Scientists at Skoltech and MSU have investigated the antibiotic nibomycin, which has proven to be effective against bacteria that are resistant to other antibiotics.Their study was published in the journal Antibiotics and chemotherapy..
All bacterial cells contain topoisomerases. This is an important group of enzymes that help address the spatial difficulties associated with bacterial cell division associated with circular DNA replication. There are two types of topoisomerases, I and II, depending on the cleavage (single or double) produced by the DNA. Type II often acts as a target for antibiotics, including fluoroquinolones (FQs), a common group of antibiotics, including levofloxacin and ciprofloxacin. Unfortunately, bacteria easily acquire resistance to FQ through mutations in the gene encoding topoisomerase.
The emergence of resistant pathogens is a global problem in healthcare, so identifying alternative pathways to prevent their persistence is the current frontier in drug discovery. Nibomycin, which has been reported to be a “reverse antibiotic,” can block fluroquinolone-resistant DNA gyrase, a type II topoisomerase. Previously, this effect was only observed with Gram-positive bacteria (bacteria can be either Gram-positive or Gram-negative, depending on the structure of the cell wall).
For the first time, a team led by Skoltech and a professor at Moscow State University, Olga Dontsova, has demonstrated the effects of “reverse antibiotics” on Gram-negative bacteria and that nibomycin is also effective against unstable topoisomerases.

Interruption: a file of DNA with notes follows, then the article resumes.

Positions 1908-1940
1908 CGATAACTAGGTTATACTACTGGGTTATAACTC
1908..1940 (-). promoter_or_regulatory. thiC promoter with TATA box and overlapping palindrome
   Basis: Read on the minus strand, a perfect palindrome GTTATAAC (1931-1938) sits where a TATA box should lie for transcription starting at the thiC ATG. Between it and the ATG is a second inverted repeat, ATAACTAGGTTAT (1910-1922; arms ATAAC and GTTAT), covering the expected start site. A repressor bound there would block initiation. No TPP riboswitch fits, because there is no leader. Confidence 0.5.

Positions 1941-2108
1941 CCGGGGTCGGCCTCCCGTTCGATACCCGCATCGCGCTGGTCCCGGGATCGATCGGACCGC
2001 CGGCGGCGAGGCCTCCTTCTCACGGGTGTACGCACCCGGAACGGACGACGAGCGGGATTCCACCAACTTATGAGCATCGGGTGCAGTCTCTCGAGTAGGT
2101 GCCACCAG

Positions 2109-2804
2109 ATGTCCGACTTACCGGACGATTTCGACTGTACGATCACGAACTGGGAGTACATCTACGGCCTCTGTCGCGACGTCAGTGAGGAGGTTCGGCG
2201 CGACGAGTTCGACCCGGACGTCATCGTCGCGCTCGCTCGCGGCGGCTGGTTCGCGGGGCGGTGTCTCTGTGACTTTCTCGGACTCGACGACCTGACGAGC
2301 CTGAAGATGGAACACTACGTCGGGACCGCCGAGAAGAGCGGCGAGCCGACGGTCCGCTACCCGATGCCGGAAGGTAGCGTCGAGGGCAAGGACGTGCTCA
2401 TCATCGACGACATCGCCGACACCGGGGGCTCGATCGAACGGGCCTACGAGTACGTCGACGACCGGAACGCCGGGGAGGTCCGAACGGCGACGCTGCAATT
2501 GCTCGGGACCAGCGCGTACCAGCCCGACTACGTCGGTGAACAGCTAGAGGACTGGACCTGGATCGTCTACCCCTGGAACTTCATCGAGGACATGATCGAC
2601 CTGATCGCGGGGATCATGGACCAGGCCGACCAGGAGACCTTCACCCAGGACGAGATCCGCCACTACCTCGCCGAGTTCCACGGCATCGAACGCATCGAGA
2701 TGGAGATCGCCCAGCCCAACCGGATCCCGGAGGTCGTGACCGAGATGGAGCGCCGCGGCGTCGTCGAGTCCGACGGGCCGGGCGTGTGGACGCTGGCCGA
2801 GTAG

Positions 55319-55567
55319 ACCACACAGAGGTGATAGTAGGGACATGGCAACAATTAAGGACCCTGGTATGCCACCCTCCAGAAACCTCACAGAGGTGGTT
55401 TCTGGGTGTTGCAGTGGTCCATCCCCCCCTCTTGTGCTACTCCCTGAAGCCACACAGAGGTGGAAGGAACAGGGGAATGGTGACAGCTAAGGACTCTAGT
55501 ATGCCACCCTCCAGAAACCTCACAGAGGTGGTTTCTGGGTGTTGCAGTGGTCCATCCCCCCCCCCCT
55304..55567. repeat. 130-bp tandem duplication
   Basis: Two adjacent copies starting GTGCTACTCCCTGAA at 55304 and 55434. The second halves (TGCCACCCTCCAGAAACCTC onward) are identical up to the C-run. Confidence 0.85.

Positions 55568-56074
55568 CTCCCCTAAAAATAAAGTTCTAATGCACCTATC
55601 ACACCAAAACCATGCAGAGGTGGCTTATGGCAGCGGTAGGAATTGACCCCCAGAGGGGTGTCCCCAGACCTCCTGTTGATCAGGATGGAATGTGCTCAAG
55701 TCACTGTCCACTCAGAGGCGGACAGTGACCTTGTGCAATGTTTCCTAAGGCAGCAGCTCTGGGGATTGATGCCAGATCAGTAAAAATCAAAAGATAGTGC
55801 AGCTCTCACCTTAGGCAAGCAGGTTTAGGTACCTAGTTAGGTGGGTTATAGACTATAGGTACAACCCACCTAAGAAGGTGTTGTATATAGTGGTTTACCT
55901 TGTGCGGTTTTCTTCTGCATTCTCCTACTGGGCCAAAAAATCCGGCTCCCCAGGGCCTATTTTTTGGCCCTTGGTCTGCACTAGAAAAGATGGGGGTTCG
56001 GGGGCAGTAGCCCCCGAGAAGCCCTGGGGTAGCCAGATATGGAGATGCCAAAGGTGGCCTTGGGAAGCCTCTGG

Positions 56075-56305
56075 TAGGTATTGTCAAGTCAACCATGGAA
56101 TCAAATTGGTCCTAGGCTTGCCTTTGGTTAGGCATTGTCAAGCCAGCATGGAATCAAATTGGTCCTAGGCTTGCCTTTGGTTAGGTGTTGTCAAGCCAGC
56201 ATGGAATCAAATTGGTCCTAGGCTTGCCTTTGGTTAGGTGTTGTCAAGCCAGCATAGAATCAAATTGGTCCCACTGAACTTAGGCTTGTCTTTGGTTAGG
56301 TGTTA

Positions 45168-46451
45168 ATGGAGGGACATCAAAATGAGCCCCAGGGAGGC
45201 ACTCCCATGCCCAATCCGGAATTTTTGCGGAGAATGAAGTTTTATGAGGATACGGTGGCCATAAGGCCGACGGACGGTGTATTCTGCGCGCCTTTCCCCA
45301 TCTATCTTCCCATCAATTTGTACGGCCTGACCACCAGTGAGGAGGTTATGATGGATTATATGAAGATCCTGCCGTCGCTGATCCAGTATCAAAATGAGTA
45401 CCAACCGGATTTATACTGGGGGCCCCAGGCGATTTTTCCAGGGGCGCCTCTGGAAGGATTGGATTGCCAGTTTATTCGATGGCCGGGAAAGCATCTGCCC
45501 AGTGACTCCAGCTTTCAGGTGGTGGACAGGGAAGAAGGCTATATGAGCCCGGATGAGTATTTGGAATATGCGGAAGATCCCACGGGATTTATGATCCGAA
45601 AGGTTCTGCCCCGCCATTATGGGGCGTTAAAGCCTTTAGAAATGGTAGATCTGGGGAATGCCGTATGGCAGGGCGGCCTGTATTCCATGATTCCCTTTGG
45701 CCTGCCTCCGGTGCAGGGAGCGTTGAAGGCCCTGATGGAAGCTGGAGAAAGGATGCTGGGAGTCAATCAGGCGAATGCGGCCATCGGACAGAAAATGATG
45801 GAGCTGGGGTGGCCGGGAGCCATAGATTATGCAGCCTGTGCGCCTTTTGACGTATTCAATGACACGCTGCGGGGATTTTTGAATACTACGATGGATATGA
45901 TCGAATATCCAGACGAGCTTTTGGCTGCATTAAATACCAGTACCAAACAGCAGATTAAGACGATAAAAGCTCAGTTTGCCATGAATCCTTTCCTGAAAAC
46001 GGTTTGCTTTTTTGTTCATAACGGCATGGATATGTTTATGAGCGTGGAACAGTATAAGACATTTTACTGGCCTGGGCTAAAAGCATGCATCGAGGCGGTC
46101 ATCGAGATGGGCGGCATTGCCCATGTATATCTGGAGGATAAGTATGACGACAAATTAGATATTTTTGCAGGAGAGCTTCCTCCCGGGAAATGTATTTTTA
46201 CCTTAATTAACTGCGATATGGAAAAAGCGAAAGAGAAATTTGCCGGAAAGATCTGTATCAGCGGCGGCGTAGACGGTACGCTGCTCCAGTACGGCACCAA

“Interestingly, the first inhibitors of type II topoisomerases were found in the artificially synthesized molecule quinolones. Nowadays, more and more natural molecules are effective against the same target. Nibomycin, a natural inhibitor of topoisomerase II, destroys fluoroquinolone-resistant gyrases, which means that the classic gyrase inhibitor, fluoroquinolones, can be used if it does not work. This is the first study to investigate the details of inhibition of topoisomerase II in gram-negative bacteria using nibomycin, which has been shown to block fluoroquinolone-sensitive and fluoroquinone-resistant gyrases in Escherichia coli. Described in the Center for Life Sciences.
According to Olga Dontsova, “finding a way to overcome bacterial resistance to antibiotics is especially important in pandemics of frequent secondary bacterial infections that are difficult to fight.”
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“Reverse antibiotics” may be new antibiotics. – Science Inquirer
https://scientificinquirer.com/2021/03/06/reverse-antibiotics-may-be-the-new-antibiotics/ “Reverse antibiotics” may be new antibiotics. – Science Inquirer